Visions of a Modern Buddhist Education for the World

May 9, 2017

Date: Tuesday, May 9th
Time: 7:45 - 9:00 PM
Location: DRBU Conference Room

Abstract

How can Buddhist universities prepare students to meet the needs of a modern, globalized world? What can Buddhist higher education contribute to solving our pressing social and environmental problems? Buddhism has a long history of globalized educational centers going back to the great monastic universities like Nalanda dating from the third century B.C.E.  Modern Buddhist universities began in the late 19th and early 20th centuries in Japan, Korea and Thailand. In the mid-20th century to the present, new and transformed Buddhist educational institutions have developed to meet the needs of a modern, globalized society. In the midst of the present renaissance of Chinese Buddhism, six new Buddhist universities have been founded in Taiwan with different approaches to integrating Buddhist values into modern society. What can we learn about the most hopeful approaches for bringing the Dharma and the University together for the well being of the world?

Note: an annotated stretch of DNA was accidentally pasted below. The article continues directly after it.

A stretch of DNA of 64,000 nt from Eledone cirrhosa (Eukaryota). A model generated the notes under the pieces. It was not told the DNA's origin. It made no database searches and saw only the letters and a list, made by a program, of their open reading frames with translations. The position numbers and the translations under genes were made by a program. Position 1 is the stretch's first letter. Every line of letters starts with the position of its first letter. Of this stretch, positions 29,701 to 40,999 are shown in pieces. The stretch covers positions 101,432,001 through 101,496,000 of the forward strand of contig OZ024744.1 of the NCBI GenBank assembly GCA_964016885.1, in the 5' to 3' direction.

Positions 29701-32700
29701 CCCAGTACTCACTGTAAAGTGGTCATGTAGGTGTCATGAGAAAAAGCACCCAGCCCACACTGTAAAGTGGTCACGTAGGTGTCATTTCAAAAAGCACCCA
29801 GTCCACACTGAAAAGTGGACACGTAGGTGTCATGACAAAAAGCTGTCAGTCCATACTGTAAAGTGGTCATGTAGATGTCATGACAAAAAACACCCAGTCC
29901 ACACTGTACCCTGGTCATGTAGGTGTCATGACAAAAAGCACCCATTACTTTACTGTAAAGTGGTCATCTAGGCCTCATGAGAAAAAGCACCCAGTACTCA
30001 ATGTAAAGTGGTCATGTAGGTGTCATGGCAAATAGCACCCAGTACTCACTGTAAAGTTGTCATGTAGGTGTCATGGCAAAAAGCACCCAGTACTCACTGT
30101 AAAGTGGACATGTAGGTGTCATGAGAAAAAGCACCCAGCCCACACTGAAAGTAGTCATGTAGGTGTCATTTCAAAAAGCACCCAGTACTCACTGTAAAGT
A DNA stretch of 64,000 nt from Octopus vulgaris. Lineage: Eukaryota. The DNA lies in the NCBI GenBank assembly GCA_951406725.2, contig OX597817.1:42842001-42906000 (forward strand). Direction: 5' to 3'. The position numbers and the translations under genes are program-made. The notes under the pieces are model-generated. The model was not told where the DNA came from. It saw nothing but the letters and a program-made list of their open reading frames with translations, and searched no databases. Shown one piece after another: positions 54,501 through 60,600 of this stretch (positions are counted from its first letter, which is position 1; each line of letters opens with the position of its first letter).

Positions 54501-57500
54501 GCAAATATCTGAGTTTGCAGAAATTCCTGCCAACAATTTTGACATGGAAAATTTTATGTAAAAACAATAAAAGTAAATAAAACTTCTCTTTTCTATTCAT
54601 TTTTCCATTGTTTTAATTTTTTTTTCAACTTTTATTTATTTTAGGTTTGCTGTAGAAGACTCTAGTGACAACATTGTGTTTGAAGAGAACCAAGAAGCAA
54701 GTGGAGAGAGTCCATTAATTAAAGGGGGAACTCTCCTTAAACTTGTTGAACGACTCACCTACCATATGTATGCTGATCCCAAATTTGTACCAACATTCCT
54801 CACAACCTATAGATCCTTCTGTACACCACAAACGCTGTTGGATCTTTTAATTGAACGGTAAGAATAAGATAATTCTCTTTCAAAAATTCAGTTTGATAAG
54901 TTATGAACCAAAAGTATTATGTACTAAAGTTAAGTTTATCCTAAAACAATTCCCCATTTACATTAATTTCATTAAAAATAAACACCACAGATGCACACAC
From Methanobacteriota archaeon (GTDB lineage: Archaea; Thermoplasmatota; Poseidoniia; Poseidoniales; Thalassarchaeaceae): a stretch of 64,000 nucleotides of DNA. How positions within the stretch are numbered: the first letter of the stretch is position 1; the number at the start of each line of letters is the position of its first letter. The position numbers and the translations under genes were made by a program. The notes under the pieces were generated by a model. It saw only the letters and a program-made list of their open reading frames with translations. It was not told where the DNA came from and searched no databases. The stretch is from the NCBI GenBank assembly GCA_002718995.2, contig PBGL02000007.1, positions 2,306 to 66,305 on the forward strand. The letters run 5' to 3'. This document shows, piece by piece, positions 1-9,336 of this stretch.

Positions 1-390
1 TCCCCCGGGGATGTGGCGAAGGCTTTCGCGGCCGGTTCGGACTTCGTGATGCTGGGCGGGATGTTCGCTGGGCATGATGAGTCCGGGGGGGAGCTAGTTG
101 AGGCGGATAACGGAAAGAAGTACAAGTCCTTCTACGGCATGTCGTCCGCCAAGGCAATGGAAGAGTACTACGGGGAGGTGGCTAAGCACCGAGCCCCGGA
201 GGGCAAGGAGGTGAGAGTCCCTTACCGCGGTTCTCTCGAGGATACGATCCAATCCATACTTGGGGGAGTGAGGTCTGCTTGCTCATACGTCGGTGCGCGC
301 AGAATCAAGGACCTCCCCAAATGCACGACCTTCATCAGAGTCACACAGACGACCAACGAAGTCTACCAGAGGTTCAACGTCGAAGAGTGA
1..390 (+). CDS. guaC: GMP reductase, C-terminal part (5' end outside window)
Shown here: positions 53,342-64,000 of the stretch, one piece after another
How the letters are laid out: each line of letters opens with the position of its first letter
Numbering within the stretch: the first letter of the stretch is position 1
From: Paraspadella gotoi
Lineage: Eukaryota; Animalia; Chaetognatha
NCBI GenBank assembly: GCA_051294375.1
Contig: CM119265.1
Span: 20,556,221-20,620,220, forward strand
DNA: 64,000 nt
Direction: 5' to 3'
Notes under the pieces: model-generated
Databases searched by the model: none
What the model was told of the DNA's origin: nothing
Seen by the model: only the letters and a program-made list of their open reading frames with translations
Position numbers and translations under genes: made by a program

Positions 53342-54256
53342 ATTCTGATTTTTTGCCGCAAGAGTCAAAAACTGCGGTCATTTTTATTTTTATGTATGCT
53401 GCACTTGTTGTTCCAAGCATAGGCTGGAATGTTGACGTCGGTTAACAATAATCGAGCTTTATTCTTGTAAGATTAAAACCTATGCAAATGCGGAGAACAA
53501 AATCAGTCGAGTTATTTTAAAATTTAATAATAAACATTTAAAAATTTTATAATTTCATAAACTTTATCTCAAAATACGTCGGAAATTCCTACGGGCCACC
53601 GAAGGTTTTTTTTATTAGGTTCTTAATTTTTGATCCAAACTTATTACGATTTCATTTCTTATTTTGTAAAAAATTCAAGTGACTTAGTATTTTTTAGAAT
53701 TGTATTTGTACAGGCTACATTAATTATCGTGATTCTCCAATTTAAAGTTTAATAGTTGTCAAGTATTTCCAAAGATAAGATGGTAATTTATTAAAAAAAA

Barbara E. Reed is Professor of Asian Studies and Religion at St. Olaf College in Northfield, Minnesota. She teaches courses on Buddhism, Buddhist social ethics, East Asian religions, Comparative Scriptures and Asian Popular Cultures. She did graduate work in Chinese philosophy at Taiwan Normal University and received a Ph.D. in East Asian Religions from the University of Iowa. This past fall she taught a course in Comparative Scripture at Dharma Drum Institute of Liberal Arts while also doing research on the development of new Buddhist universities in Taiwan.